Friday, August 20, 2010


The title is a bit of an overstatement I guess. I generally don't pay very close attention to USGS's Frequently Asked Questions; most I already know, and most of the remaining are questions I don't really care about. But the Q's and A's come through Ron Schott's Shared Items, so they get skimmed over, and from time to time... well, clunk. Here's the most recent example:

What are some examples of supervolcanoes?

Volcanoes that produced exceedingly voluminous pyroclastic eruptions and formed large calderas in the past 2 million years would include Yellowstone, Long Valley in eastern California, Toba in Indonesia, and Taupo in New Zealand. Other 'supervolcanoes' would likely include the large caldera volcanoes of Japan, Indonesia, Alaska (e.g. Aniakchak, Emmons, Fisher), and other areas.

That answer should also include a statement that "Supervolcano" doesn't really have a defined meaning, and isn't used by volcanologists or geologists generally. It was created as an attention-getter by the BBC. From Wikipedia,
The term "supervolcano" was originally used in the BBC popular science television program Horizon in 2000 to refer to these types of eruptions. That program introduced the subject of large-scale volcanic eruptions to the general public.

Volcanologists and geologists do not refer to "supervolcanoes" in their scientific work, since this is a blanket terms that can be applied to number of different geothermal conditions.
Here's another:

Why are there no faults in the Great Valley of central California?

The Great Valley is a basin, initially forming some ~100 million years ago as a low area between the subducting ocean plate on the west (diving down under the North American plate) and the volcanoes to the east (now the Sierra Nevada mountains). Since its formation, the Great Valley has continued to be low in elevation. Starting about 15 million years ago the tectonics changed in California and instead of the ocean plate diving down under the North American plate, it began to slide along it, with the ocean plate moving northward. This movement occurs along the San Andreas fault and the many other faults that are roughly parallel to it.

The faults on the east side of the Great Valley, mostly in Nevada, are the result of the North American plate pulling apart there, in a different tectonic setting that results in the linear mountain ranges and long valleys you can see there. The faults just to the east of the Great Valley are mostly old faults and may or may not still be active today. So there is movement of faults in two separate regimes: sideways motion along the San Andreas system to the west-southwest, and pull apart motion along the faults mostly in Nevada to the east-northeast of Sacramento.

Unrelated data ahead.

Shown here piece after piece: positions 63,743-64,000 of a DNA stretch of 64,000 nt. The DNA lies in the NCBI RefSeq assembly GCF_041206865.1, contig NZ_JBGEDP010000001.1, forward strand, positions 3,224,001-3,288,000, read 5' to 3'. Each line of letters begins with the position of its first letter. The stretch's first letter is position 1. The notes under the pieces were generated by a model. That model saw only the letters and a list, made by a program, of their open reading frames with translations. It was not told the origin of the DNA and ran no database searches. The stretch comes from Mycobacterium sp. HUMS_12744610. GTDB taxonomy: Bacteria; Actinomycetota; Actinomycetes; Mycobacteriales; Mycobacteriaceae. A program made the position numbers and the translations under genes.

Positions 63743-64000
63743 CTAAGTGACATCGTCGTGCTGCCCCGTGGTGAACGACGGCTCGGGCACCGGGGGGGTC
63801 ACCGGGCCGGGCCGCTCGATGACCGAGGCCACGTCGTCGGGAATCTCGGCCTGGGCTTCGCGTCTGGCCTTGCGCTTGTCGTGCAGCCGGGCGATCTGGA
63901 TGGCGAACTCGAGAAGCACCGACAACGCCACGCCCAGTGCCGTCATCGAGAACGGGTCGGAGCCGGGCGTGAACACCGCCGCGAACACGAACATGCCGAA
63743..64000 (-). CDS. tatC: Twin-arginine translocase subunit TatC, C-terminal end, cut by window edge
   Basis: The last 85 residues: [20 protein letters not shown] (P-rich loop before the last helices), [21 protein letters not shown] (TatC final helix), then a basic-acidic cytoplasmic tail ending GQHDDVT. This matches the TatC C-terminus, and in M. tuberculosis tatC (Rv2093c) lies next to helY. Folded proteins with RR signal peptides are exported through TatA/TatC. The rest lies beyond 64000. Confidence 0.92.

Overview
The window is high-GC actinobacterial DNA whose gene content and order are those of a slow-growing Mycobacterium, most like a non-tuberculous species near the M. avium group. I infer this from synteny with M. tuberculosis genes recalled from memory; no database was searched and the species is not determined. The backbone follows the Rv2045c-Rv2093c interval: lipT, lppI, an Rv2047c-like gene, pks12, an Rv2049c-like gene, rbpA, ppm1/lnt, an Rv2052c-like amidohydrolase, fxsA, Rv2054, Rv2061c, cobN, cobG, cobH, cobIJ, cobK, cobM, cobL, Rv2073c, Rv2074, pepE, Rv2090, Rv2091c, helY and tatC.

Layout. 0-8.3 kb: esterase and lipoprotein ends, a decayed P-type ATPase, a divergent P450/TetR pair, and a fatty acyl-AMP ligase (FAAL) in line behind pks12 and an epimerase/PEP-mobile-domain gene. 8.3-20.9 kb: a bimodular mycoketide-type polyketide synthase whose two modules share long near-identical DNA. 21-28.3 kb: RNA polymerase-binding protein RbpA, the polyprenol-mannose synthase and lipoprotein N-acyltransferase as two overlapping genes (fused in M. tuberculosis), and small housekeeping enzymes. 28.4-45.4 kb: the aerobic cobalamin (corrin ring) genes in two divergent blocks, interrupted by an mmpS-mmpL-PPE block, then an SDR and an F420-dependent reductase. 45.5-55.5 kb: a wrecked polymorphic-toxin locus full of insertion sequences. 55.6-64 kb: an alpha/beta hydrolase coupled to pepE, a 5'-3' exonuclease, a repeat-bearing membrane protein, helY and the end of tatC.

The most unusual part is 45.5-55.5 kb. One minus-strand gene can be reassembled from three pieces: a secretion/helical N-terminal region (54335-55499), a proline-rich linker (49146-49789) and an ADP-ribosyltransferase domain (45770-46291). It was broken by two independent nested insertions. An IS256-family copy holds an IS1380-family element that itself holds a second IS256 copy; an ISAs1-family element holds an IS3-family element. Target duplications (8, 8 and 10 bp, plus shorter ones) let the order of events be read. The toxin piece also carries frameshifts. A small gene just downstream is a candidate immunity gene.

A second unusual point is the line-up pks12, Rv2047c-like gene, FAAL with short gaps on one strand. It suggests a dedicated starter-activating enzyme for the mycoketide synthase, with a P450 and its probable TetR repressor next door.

Now that is actually a pretty nice answer, with lots of clear and succinct information. My quibble? There are almost certainly lots of faults in the Great Valley, but most if not all are not currently active. I'm not a big fan of the phrase "earthquake fault," but I do think it serves something of a purpose in helping people understand that some faults present a seismic risk of greater or smaller magnitude, but others do not. The fact that a particular fault isn't believed to be a potential earthquake risk doesn't make it "not-a-fault" though. And as I said, there are probably plenty of faults in the valley. They may not be mapped, though, because most of the bedrock is buried under a deep blanket of alluvial fill. So the above answer, while I like it generally, simply needs to clarify the distinction between active and inactive exposed faults and inactive obscured faults.

The third one, which really got under my skin, and was the reason I started setting these aside to see if there was a pattern, was this one:

What is a coral reef?